This Monday Scholastic released its 2012 “Kids & Family Reading Report,” which measures reading habits of children (ages 6-17) and parents over a two-year period. Not surprisingly, e-books and the devices used to read them have made significant inroads in families’ reading lives. Forty-six percent of kids have read an e-book, up from 25 percent in 2010. Children between the ages of 12 and 14 were most likely to have read an e-book compared to children of other ages, and girls read more e-books than boys, although the percentage of boys who read e-books climbed at a slightly faster rate between 2010 and 2012.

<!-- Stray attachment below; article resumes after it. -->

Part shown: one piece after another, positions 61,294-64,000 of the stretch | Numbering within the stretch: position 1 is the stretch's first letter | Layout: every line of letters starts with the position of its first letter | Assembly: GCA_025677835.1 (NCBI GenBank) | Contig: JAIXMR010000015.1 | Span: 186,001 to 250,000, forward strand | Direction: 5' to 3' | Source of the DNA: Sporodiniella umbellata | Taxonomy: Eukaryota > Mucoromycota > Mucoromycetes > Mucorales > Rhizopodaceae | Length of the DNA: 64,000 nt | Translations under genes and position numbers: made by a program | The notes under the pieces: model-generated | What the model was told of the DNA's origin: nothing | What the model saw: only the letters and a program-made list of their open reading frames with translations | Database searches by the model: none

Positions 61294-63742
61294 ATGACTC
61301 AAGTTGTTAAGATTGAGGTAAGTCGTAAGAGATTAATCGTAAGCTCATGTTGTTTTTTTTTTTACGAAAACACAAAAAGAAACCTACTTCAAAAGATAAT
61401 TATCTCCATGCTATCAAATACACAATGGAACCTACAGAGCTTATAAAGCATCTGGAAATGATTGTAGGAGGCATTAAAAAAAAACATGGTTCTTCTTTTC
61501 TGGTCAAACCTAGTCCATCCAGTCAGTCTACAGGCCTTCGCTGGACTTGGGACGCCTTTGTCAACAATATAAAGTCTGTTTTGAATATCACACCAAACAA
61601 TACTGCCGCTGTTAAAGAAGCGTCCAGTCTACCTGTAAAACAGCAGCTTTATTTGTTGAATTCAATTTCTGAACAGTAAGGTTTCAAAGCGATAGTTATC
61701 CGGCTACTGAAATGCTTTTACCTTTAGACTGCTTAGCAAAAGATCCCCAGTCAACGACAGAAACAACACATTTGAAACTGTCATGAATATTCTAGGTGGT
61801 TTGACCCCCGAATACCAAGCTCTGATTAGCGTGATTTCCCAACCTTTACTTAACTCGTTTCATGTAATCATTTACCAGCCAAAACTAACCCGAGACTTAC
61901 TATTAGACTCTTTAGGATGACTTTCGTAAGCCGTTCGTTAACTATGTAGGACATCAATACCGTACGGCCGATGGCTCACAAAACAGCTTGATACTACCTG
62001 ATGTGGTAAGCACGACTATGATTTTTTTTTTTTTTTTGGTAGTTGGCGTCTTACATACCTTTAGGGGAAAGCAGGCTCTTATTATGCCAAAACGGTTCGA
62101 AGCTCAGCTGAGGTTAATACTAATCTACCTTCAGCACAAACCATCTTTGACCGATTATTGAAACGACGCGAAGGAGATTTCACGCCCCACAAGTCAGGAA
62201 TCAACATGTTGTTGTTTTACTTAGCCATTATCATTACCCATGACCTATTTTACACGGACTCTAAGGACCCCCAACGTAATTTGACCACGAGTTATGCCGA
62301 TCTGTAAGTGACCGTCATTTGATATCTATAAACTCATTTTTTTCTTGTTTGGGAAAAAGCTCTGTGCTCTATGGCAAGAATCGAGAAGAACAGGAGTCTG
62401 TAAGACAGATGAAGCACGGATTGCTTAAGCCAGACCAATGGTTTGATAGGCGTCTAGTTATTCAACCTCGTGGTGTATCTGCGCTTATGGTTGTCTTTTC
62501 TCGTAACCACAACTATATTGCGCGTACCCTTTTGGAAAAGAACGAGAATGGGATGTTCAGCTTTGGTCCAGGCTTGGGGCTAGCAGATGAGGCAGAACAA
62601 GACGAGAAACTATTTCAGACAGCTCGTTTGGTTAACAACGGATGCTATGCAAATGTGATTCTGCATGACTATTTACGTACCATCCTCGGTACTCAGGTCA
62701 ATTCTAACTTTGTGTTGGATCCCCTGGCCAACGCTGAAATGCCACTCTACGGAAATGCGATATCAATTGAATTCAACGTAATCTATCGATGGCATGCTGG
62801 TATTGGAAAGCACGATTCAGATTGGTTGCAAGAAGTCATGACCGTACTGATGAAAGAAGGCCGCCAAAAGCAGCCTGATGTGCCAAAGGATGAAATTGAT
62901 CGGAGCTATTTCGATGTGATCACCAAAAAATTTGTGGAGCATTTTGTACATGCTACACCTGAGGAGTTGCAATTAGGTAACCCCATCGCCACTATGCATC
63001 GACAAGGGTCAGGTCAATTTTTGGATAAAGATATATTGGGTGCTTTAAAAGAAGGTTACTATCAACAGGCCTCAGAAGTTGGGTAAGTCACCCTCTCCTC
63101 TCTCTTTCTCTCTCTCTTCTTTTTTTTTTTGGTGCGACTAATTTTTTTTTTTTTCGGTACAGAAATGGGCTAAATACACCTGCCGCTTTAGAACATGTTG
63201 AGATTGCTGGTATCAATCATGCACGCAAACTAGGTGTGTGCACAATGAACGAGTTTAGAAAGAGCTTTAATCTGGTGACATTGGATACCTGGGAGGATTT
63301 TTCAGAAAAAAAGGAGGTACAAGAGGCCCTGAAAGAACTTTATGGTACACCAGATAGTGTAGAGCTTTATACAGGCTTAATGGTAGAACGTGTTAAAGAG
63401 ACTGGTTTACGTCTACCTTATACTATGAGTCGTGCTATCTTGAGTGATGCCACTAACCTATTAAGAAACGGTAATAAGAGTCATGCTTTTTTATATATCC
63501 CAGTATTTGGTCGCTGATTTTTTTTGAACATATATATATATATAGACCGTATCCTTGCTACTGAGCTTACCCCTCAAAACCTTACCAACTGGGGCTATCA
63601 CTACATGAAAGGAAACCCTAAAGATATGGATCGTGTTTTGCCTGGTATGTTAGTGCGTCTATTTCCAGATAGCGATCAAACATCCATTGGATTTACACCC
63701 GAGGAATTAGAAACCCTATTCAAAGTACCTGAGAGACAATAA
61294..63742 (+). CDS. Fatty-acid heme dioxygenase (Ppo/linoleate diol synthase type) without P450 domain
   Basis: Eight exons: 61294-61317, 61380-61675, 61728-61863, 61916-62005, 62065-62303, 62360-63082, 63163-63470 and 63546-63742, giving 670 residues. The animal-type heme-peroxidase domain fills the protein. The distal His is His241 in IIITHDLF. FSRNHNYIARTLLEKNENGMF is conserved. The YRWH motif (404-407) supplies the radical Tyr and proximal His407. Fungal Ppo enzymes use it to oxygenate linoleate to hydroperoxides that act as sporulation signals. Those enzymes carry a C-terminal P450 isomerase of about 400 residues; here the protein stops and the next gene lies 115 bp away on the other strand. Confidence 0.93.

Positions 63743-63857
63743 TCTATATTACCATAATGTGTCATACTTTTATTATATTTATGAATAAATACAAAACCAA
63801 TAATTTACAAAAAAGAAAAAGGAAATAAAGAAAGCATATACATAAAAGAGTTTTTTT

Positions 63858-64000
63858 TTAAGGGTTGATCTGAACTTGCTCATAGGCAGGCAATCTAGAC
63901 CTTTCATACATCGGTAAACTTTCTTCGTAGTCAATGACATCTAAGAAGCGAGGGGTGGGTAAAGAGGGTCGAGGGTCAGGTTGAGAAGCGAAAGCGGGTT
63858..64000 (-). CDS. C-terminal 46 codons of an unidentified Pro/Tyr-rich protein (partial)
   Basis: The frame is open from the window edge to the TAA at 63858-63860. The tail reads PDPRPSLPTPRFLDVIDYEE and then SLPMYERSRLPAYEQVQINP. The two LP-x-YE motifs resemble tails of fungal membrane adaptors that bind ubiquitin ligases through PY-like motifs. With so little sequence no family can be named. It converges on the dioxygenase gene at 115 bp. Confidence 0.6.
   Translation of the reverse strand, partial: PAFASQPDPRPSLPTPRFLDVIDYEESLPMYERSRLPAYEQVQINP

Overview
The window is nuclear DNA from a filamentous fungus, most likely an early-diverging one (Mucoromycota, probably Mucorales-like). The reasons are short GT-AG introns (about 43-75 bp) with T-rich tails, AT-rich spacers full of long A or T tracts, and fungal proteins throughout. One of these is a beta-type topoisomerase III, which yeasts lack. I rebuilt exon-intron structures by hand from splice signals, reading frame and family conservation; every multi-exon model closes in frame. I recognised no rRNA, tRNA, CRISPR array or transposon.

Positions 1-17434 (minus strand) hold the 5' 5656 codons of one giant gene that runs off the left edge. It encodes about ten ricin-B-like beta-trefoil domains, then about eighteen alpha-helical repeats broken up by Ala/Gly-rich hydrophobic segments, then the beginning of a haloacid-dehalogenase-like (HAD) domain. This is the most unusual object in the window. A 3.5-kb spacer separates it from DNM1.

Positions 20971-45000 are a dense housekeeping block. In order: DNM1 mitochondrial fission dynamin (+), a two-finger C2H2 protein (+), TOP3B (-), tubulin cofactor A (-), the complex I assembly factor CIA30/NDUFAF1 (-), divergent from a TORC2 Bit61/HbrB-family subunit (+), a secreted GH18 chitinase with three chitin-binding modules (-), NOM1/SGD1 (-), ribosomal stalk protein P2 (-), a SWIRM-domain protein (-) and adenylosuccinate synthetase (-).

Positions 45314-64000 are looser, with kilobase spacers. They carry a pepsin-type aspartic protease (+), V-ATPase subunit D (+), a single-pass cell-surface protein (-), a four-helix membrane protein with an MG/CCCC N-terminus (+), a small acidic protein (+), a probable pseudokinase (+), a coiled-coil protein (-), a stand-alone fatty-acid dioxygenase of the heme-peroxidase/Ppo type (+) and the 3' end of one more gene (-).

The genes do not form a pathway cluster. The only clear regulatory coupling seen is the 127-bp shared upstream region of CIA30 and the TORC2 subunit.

What’s the Big Idea?
Most schools don’t keep a large number of e-reading devices, so much of the e-book consumption takes place at home. The percentage of readers using iPads or other tablets jumped significantly, to 21 percent from 3 percent. Dedicated e-reader and handheld device use increased as well. Interestingly, the percentage of children who read for fun in general dropped by three points, but 49 percent said they would read more for fun if they had more access to e-books. Forty-nine percent of parents said their kids don’t read enough, a 13-point jump from 2010.
When the new BiblioTech library opens in San Antonio, Texas later this year, it will become the nation’s first “bookless public library” — everything is going to be digital, the library will rent out […]